In a move that has been anticipated since Elon Musk took over as the new owner of Twitter, the social media platform has officially removed the legacy blue checkmarks that were once reserved for public figures. Instead, Twitter has introduced a new paid verification program called Twitter Blue, which allows anyone to sign up for verification at a monthly cost of $8.
As a result, journalists, celebrities, and other notable users who choose not to pay for the verification service have lost the familiar blue checkmark next to their handles on the app. Only users who subscribe to Twitter Blue now have the privilege of displaying the coveted blue checkmark.
Musk had previously announced his plans to remove the old checkmarks and replace them with the paid verification program, citing the need for increased subscription revenue to drive future growth for the platform. Last month, Musk tweeted that Twitter’s advertising revenue had declined by 50% between October and March.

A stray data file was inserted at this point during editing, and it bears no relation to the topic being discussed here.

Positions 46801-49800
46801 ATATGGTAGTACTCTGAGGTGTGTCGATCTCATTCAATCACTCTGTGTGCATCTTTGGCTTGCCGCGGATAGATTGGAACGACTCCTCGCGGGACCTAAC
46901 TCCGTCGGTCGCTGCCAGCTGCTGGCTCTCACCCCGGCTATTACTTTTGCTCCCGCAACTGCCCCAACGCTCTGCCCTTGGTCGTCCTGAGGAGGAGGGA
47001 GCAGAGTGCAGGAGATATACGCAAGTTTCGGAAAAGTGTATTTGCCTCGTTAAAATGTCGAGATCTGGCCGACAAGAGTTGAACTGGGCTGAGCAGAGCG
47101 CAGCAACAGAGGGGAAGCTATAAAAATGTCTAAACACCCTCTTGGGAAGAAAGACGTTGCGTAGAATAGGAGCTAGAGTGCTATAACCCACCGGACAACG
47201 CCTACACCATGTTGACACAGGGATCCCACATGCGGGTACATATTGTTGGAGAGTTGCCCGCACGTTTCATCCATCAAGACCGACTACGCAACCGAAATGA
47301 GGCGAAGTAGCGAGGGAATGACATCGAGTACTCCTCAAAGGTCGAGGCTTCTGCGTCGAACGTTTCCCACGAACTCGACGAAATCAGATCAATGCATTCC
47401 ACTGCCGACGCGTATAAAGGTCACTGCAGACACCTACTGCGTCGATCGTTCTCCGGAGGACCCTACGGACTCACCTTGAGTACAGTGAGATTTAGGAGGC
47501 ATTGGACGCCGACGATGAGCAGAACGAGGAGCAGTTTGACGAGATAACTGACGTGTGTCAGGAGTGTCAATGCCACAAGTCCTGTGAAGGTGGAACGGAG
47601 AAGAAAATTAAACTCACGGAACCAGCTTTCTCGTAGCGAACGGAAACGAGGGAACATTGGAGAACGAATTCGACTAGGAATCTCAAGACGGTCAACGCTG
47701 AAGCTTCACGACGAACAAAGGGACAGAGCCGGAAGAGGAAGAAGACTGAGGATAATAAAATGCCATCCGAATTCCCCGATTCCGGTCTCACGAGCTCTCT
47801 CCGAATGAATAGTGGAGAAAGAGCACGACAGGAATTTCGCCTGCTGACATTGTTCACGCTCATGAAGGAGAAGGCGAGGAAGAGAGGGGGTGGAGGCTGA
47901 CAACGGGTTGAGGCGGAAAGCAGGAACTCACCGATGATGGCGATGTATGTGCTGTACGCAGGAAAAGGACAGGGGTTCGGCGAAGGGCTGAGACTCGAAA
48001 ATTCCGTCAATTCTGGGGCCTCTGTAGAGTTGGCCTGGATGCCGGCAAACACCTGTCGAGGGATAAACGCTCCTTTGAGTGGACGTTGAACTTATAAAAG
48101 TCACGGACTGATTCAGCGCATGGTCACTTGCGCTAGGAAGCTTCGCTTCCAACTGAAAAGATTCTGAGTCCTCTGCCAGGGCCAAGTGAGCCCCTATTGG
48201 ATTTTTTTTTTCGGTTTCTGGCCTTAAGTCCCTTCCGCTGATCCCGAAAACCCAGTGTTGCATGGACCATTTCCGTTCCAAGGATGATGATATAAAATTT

Initially, Musk had given verified users some additional time to decide whether to subscribe to Twitter Blue. Currently, only about 1% of Twitter’s users have opted for the paid verification program, despite the platform boasting over 500 million monthly users, as stated by Musk.
The introduction of Twitter Blue and the removal of legacy blue checkmarks mark a significant change in Twitter’s approach to verification, allowing users to pay for the privilege rather than being limited to public figures. This move by Musk, as the new owner of Twitter, is expected to impact the dynamics of verification on the platform and shape its revenue generation strategy in the future.